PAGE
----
Prospects for forbidden-transition spectroscopy and parity violation measurements using a beam of cold stable or radioactive atoms

  • S. Sanguinetti
  • J. Guéna
  • M. Lintz
  • Ph. Jacquier
  • A. Wasan
  • M.-A. Bouchiat
Original Paper


Laser cooling and trapping offers the possibility of confining a sample of radioactive atoms in free space. Here, we address the question of how best to take advantage of cold atom properties to perform the observation of as highly forbidden a line as the 6S-7S Cs transition for achieving, in the longer term, atomic parity violation (APV) measurements in radioactive alkali isotopes. Another point at issue is whether one might do better with stable, cold atoms than with thermal atoms. To compensate for the large drawback of the small number of atoms available in a trap, one must take advantage of their low velocity. To lengthen the time of interaction with the excitation laser, we suggest choosing a geometry where the laser beam exciting the transition is colinear to a slow, cold atomic beam, either extracted from a trap or prepared by Zeeman slowing. We also suggest a new observable physical quantity manifesting APV, which presents several advantages: specificity, efficiency of detection, possibility of direct calibration by a parity conserving quantity of a similar nature. It is well adapted to a configuration where the cold atomic beam passes through two regions of transverse, crossed electric fields, leading both to differential measurements and to strong reduction of the contributions from the M1-Stark interference signals, potential sources of systematics in APV measurements. Our evaluation of signal-to-noise ratios shows that with available techniques, measurements of transition amplitudes, important as required tests of atomic theory, should be possible in 133Cs with a statistical precision of 10-3 and probably also in Fr isotopes for production rates of \(\gtrsim 10^6\) Fr atoms s-1. For APV measurements to become realistic, some practical realization of the collimation of the atomic beam as well as multiple passages of the excitation beam matching the atomic beam looks essential.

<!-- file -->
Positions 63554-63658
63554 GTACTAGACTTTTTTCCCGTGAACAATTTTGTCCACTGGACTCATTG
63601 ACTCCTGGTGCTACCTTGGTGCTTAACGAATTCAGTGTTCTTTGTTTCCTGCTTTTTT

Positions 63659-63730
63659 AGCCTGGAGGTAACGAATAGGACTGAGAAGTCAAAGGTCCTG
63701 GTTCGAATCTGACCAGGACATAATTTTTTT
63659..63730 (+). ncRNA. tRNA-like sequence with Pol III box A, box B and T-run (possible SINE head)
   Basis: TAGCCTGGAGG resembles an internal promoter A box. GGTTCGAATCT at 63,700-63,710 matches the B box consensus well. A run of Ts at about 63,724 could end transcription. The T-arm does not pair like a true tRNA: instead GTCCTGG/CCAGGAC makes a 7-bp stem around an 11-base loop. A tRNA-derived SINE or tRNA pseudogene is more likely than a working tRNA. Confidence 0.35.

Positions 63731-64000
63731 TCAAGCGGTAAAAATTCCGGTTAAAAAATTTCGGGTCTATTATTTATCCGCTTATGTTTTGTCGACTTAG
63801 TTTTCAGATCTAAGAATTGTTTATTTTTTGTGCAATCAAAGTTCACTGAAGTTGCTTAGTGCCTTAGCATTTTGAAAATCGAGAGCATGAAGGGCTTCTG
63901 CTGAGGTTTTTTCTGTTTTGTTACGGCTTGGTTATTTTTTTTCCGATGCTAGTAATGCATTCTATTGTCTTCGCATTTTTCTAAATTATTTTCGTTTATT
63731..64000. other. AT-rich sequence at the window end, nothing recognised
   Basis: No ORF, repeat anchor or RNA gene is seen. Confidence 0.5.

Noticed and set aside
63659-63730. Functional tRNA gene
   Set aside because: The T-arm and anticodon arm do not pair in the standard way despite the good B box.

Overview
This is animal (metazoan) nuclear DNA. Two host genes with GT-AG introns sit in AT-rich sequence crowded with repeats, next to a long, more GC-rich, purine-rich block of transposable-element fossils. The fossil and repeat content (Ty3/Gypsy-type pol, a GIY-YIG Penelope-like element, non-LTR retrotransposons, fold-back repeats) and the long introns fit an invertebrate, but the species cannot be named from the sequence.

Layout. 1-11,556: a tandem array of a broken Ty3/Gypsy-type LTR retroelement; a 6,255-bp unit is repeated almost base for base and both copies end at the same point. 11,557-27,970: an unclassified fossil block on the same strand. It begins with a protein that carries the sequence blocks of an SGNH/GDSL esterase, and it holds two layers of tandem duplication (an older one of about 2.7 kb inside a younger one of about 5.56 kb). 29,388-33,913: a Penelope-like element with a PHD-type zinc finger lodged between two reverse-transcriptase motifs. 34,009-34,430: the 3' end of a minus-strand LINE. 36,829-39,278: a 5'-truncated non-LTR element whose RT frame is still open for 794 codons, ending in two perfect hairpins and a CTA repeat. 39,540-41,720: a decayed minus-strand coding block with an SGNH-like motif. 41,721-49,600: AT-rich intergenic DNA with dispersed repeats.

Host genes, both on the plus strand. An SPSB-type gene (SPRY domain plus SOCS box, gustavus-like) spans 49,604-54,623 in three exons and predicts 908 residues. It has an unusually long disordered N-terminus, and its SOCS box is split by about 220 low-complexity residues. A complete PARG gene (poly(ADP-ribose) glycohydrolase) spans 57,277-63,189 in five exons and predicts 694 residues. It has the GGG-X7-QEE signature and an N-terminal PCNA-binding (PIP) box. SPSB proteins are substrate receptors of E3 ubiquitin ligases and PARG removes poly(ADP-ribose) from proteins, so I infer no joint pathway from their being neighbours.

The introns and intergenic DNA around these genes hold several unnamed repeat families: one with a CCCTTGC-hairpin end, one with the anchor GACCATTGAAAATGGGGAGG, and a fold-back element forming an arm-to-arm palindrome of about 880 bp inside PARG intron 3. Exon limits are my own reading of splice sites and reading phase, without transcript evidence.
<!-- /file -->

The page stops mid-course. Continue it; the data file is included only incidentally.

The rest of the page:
Atomic Beam Cold Atom Laser Cool Multiple Passage Excitation Beam 
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Copyright information

© Springer-Verlag Berlin/Heidelberg 2003

Authors and Affiliations

  • S. Sanguinetti
    • 1
  • J. Guéna
    • 1
  • M. Lintz
    • 1
  • Ph. Jacquier
    • 1
  • A. Wasan
    • 1
  • M.-A. Bouchiat
    • 1
  1. 1.Laboratoire Kastler Brossel (Laboratoire de l'École Normale Supérieure associé au CNRS (UMR 8552) et á l'Université Pierre et Marie Curie.), Département de Physique de l'École Normale SupérieureParis Cedex 05France

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